Example 3.

    Find the mean value \(\mu\) and the median \(m\) of the exponential distribution \(f\left( x \right) = \lambda {e^{ – \lambda x}}.\)

    Solution.

    The mean value \(\mu\) is determined by the integral

    \[{\mu = \int\limits_{ – \infty }^\infty {xf\left( x \right)dx} }={ \lambda \int\limits_0^\infty {x{e^{ – \lambda x}}dx} .}\]

    Integrating by parts, we have

    \[{\mu = \lambda \int\limits_0^\infty {x{e^{ – \lambda x}}dx} = \left[ {\begin{array}{*{20}{l}} {u = x}\\ {dv = {e^{ – \lambda x}}dx}\\ {du = dx}\\ {v = – \frac{1}{\lambda }{e^{ – \lambda x}}} \end{array}} \right] }={ \lambda \left[ { – \left. {\frac{x}{\lambda }{e^{ – \lambda x}}} \right|_0^\infty – \int\limits_0^\infty {\left( { – \frac{1}{\lambda }{e^{ – \lambda x}}} \right)dx} } \right] }={ \int\limits_0^\infty {{e^{ – \lambda x}}dx} – \left. {x{e^{ – \lambda x}}} \right|_0^\infty }={ – \frac{1}{\lambda }\left. {{e^{ – \lambda x}}} \right|_0^\infty – \left. {x{e^{ – \lambda x}}} \right|_0^\infty .}\]

    We evaluate the second term with the help of l’Hopital’s Rule:

    \[{\left. {x{e^{ – \lambda x}}} \right|_0^\infty = \lim \limits_{b \to \infty } \left[ {\left. {b{e^{ – \lambda b}}} \right|_0^b} \right] }={ \lim \limits_{b \to \infty } \frac{b}{{{e^{\lambda b}}}} }={ \left[ {\frac{\infty }{\infty }} \right] }={ \lim \limits_{b \to \infty } \frac{{b^\prime}}{{\left( {{e^{\lambda b}}} \right)^\prime}} }={ \lim \limits_{b \to \infty } \frac{1}{{\lambda {e^{\lambda b}}}} }={ 0.}\]

    Hence, the mean (average) value of the exponential distribution is

    \[{\mu = – \frac{1}{\lambda }\left. {{e^{ – \lambda x}}} \right|_0^\infty }={ – \frac{1}{\lambda }\left( {0 – 1} \right) }={ \frac{1}{\lambda }.}\]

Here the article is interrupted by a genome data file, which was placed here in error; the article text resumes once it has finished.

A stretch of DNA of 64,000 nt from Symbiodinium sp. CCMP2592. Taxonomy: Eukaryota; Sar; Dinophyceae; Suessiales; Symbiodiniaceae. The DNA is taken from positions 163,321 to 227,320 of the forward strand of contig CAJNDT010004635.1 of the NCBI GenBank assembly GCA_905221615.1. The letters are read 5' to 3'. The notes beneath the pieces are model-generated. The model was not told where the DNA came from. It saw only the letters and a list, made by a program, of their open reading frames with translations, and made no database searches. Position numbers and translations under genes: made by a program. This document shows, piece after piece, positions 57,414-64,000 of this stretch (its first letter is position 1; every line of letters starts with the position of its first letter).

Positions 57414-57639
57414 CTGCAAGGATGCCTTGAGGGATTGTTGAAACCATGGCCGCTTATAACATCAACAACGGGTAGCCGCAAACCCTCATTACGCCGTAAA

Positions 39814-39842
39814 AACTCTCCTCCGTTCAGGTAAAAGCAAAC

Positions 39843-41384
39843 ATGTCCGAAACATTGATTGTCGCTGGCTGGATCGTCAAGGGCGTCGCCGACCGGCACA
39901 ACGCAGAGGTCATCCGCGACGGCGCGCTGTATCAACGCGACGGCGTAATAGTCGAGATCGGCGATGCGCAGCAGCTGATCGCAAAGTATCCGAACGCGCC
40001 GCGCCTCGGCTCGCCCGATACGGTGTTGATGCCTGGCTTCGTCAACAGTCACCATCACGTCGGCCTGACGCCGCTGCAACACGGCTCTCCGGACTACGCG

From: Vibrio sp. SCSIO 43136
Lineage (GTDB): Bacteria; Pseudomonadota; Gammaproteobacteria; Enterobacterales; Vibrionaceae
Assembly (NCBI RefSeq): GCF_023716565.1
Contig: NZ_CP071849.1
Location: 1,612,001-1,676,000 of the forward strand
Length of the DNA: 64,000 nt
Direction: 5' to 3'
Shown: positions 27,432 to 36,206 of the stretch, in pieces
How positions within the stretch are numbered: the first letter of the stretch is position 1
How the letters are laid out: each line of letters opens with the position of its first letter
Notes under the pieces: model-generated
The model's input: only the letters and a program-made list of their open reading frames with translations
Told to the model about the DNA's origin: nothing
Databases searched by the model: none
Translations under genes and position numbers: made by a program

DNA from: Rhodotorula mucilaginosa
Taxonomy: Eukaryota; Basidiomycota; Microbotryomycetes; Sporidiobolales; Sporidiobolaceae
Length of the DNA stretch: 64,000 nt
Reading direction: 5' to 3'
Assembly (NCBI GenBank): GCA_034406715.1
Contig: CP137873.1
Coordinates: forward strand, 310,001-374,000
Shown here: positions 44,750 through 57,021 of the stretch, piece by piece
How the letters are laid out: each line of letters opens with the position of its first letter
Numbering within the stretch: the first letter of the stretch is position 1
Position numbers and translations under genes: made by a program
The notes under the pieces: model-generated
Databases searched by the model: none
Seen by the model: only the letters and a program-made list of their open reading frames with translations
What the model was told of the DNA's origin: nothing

Determine the median \(m:\)

    \[{\int\limits_{ – \infty }^m {f\left( x \right)dx} = \frac{1}{2},}\;\; \Rightarrow {\lambda \int\limits_0^m {{e^{ – \lambda x}}dx} = \frac{1}{2},} \Rightarrow {\lambda \left. {\left( { – \frac{1}{\lambda }{e^{ – \lambda x}}} \right)} \right|_0^m = \frac{1}{2},}\;\; \Rightarrow {- {e^{ – \lambda m}} + {e^0} = \frac{1}{2},}\;\; \Rightarrow {{e^{ – \lambda m}} = \frac{1}{2},}\;\; \Rightarrow {{e^{\lambda m}} = 2,}\;\; \Rightarrow {\lambda m = \ln 2,}\;\; \Rightarrow {m = \frac{{\ln 2}}{\lambda }.}\]

    Example 4.

    Assume that the waiting time for your next email is described by the exponential density function with rate \(\lambda = 3\) (emails per hour). Determine the probability that you receive no email during the next hour.

    Solution.

    The probability density function has the form

    \[f\left( t \right) = \lambda {e^{ – \lambda t}} = 3{e^{ – 3t}},\]

    where the time \(t\) is measured in hours.

    Let’s calculate the probability that you receive an email during the hour. Integrating the exponential density function from \(t = 0\) to \(t = 1,\) we have